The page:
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What’s Your Spiritual Celebrity Index?

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Who can resist People magazine? It’s the sugary donut of the mind. There you are, in the checkout line at the grocery store, and if you’ve successfully avoided Cosmo or the National InquirerPeople seems like a safe choice. Where else can you learn that Jennifer Lopez is the Most Beautiful Woman in the World and Bradley Cooper is The Sexiest Man Alive—but wait! That is so 2011. Apparently both celebrities are no longer world-class beautiful. And this is the spiritual application: I’m well aware of Jennifer Lopez and Bradley Cooper. I know more about the famous the rich and the beautiful than I probably should, and I know less of Heaven’s beauty than I should. I may know all about Tay-Tay, but what do I know about spiritual celebrity?

What’s Your Spiritual Celebrity Index?

So, back in 2011 I developed a new way to take my spiritual temperature. I call it the People Magazine Spiritual-Celebrity Index. It works like this: There’s a connection between my ability to recognize celebrities and my ability to recognize what the Kingdom of God values. It’s an inverse relationship. These days I pick up People Magazine and look at the pictures, carefully avoiding the captions, and try to name the celeb. If I know them instantly, that’s one negative point. If I think, “who is that?” that’s one positive point. These days, for me, any score above zero is a winning score.

In fact, when I look at the magazines carefully, I see beauty in a dreary sameness: impossibly white teeth, complexions as smooth as ink on paper, and perfectly Photoshopped bodies. I’m beginning to understand what Leo Tolstoy said about happy families: “All happy families are alike; each unhappy family is unhappy in its own way.” The same is true for modern beauty. How many astonishingly beautiful people do I need to see? But it’s like drinking seawater—ten minutes later I’m thirsty for more beautiful sameness. This is what we value: a beauty that changes nothing in me, and cannot satisfy.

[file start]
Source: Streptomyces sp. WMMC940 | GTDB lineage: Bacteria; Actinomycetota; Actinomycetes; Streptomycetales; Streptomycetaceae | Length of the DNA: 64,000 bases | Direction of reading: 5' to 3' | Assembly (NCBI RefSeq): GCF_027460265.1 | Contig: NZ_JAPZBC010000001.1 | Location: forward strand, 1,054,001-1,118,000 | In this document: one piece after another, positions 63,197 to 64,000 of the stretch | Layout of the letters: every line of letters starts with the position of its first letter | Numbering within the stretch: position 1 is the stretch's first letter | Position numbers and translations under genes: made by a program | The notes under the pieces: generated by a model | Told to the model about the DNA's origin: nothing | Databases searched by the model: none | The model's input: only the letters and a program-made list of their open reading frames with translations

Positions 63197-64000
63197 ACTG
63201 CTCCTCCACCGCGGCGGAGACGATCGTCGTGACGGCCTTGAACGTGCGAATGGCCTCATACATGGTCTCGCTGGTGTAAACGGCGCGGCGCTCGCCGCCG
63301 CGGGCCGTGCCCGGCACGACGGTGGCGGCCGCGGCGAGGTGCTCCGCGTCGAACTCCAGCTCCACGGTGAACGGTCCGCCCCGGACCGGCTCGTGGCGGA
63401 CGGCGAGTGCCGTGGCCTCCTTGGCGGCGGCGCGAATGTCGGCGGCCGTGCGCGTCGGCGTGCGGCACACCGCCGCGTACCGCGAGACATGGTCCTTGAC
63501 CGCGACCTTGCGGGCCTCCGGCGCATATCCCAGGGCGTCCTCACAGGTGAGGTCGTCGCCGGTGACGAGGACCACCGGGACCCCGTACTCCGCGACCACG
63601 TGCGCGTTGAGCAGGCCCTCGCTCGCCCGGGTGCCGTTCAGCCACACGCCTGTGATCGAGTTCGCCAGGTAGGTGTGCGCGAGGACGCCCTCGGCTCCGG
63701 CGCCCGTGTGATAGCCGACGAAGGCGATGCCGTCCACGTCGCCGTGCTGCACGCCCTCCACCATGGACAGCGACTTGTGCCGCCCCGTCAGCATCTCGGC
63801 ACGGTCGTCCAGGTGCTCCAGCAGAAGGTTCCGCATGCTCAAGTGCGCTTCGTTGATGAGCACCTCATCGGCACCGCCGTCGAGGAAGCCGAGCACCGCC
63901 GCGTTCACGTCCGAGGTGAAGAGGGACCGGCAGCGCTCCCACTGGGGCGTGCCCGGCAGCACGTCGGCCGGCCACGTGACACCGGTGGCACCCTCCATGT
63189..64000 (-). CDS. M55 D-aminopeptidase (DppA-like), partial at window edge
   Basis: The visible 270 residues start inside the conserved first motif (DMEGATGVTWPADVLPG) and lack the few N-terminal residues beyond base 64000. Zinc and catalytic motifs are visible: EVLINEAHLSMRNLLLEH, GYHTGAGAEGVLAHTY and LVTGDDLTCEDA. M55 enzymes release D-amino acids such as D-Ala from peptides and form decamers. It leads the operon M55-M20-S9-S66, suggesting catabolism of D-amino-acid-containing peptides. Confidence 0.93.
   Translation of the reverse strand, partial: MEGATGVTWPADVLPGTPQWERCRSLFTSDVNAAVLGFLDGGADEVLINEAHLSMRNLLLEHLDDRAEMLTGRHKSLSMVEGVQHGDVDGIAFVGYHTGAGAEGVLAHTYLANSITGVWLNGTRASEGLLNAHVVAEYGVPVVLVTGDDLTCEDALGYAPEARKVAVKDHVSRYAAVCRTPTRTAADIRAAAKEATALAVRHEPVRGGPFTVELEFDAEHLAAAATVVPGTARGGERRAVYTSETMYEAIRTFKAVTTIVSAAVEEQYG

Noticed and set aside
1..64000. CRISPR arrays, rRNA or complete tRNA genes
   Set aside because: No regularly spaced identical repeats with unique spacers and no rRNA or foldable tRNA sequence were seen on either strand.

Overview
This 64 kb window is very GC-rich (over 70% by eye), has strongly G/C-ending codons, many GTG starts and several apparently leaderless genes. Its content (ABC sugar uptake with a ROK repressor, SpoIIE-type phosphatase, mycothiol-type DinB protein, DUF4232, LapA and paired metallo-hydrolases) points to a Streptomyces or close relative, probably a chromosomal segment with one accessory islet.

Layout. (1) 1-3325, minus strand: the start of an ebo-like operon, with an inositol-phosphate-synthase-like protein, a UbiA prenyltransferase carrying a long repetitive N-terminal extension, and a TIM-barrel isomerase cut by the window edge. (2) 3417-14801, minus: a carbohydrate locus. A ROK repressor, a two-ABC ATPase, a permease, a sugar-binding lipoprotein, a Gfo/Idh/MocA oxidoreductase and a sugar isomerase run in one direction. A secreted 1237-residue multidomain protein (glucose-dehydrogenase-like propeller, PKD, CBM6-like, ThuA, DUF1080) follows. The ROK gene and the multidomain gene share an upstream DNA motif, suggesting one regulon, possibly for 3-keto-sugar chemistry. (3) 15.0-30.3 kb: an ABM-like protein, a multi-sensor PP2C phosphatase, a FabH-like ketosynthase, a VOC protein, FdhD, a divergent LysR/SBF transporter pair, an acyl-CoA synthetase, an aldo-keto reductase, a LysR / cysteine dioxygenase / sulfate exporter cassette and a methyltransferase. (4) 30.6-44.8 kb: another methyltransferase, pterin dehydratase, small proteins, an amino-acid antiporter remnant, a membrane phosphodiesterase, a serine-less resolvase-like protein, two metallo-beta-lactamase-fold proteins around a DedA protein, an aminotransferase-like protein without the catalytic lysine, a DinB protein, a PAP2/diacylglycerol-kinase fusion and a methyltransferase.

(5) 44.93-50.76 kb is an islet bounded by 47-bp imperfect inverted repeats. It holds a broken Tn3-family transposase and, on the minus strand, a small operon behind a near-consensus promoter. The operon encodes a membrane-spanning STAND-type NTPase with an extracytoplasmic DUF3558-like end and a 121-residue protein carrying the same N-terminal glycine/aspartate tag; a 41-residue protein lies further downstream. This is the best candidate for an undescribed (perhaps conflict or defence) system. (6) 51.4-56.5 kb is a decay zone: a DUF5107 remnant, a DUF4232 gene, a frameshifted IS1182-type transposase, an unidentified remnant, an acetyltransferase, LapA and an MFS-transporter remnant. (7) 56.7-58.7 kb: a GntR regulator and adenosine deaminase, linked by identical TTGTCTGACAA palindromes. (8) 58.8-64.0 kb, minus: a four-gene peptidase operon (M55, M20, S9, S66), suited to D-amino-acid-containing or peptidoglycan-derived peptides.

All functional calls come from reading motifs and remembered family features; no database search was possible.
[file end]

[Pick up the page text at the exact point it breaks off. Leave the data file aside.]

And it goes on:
When I turn to the letter of James (that’s near the back of the New Testament) I discover a stern warning: “don’t you know that friendship with the world means enmity against God? Therefore, anyone who chooses to be a friend of the world becomes an enemy of God.” But James was always a buzz-kill. Except he got his ideas from his big brother, Jesus, who said, “what is exalted among men is an abomination in the sight of God.” Of course, James was talking about covetousness, and Jesus was talking about money, but how difficult is it to make the connection to nearly everything we value in our society?

We need not reject society, nor do we need to criticize the values of this age. But we desperately need to refine our own tastes, and model the true beauty of God. We can all be cover girls of the Kingdom.

Heaven is filled with beauty: ethereal, eternal, and true. No doubt it dazzles the eye as well. But it’s the fresh beauty of deep-down things, causing us to “behold and become;” giving us the freedom to admire beauty without the desire to possess or use it.

I want to gaze on the kind of beauty capable of changing me: carrying me from glory to glory, as Paul’s graceful phrase reveals. What if Heaven’s beauty is part of God’s message, calling me upward and away from the passing pleasures (and tastes) of this present age. There is a lasting beauty, and it is beautiful because it invites me into a beautiful realm.

There’s only one kind of beauty that transforms, and I won’t find it online or at the grocery  checkout line. What’s your spiritual celebrity index score?

 

This article about spiritual celebrity originally appeared here, and is used by permission.